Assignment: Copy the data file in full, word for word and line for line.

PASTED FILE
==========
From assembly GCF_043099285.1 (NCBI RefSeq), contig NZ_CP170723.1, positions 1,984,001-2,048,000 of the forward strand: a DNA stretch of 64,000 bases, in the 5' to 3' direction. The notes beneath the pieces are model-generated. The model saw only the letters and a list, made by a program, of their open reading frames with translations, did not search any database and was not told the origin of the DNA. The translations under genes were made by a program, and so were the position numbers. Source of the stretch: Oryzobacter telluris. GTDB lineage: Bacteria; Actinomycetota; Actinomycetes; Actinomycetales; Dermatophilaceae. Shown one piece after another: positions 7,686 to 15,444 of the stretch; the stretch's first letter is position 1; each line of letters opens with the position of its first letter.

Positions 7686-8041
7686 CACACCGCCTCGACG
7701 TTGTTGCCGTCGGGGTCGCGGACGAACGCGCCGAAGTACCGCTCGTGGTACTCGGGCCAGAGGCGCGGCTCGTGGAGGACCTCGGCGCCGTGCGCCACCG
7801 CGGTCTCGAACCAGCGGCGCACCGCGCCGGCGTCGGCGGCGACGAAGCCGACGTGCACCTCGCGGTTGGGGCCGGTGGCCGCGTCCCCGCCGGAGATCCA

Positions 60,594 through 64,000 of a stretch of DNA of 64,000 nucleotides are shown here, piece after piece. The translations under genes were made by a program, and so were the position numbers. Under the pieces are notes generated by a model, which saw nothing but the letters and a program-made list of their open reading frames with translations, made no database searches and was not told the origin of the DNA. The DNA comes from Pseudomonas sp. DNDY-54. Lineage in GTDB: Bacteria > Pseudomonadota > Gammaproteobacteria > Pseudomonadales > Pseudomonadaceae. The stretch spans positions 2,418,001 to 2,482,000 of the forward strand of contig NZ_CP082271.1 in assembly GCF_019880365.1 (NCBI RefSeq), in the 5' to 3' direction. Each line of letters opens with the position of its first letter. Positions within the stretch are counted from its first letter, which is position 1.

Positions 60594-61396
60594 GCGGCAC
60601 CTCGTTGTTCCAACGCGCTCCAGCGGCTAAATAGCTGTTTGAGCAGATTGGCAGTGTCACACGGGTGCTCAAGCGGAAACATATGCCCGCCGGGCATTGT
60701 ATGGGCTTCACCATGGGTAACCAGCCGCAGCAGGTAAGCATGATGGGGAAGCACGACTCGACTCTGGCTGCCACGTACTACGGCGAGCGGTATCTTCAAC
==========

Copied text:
From assembly GCF_043099285.1 (NCBI RefSeq), contig NZ_CP170723.1, positions 1,984,001-2,048,000 of the forward strand: a DNA stretch of 64,000 bases, in the 5' to 3' direction. The notes beneath the pieces are model-generated. The model saw only the letters and a list, made by a program, of their open reading frames with translations, did not search any database and was not told the origin of the DNA. The translations under genes were made by a program, and so were the position numbers. Source of the stretch: Oryzobacter telluris. GTDB lineage: Bacteria; Actinomycetota; Actinomycetes; Actinomycetales; Dermatophilaceae. Shown one piece after another: positions 7,686 to 15,444 of the stretch; the stretch's first letter is position 1; each line of letters opens with the position of its first letter.

Positions 7686-8041
7686 CACACCGCCTCGACG
7701 TTGTTGCCGTCGGGGTCGCGGACGAACGCGCCGAAGTACCGCTCGTGGTACTCGGGCCAGAGGCGCGGCTCGTGGAGGACCTCGGCGCCGTGCGCCACCG
7801 CGGTCTCGAACCAGCGGCGCACCGCGCCGGCGTCGGCGGCGACGAAGCCGACGTGCACCTCGCGGTTGGGGCCGGTGGCCGCGTCCCCGCCGGAGATCCA

Positions 60,594 through 64,000 of a stretch of DNA of 64,000 nucleotides are shown here, piece after piece. The translations under genes were made by a program, and so were the position numbers. Under the pieces are notes generated by a model, which saw nothing but the letters and a program-made list of their open reading frames with translations, made no database searches and was not told the origin of the DNA. The DNA comes from Pseudomonas sp. DNDY-54. Lineage in GTDB: Bacteria > Pseudomonadota > Gammaproteobacteria > Pseudomonadales > Pseudomonadaceae. The stretch spans positions 2,418,001 to 2,482,000 of the forward strand of contig NZ_CP082271.1 in assembly GCF_019880365.1 (NCBI RefSeq), in the 5' to 3' direction. Each line of letters opens with the position of its first letter. Positions within the stretch are counted from its first letter, which is position 1.

Positions 60594-61396
60594 GCGGCAC
60601 CTCGTTGTTCCAACGCGCTCCAGCGGCTAAATAGCTGTTTGAGCAGATTGGCAGTGTCACACGGGTGCTCAAGCGGAAACATATGCCCGCCGGGCATTGT
60701 ATGGGCTTCACCATGGGTAACCAGCCGCAGCAGGTAAGCATGATGGGGAAGCACGACTCGACTCTGGCTGCCACGTACTACGGCGAGCGGTATCTTCAAC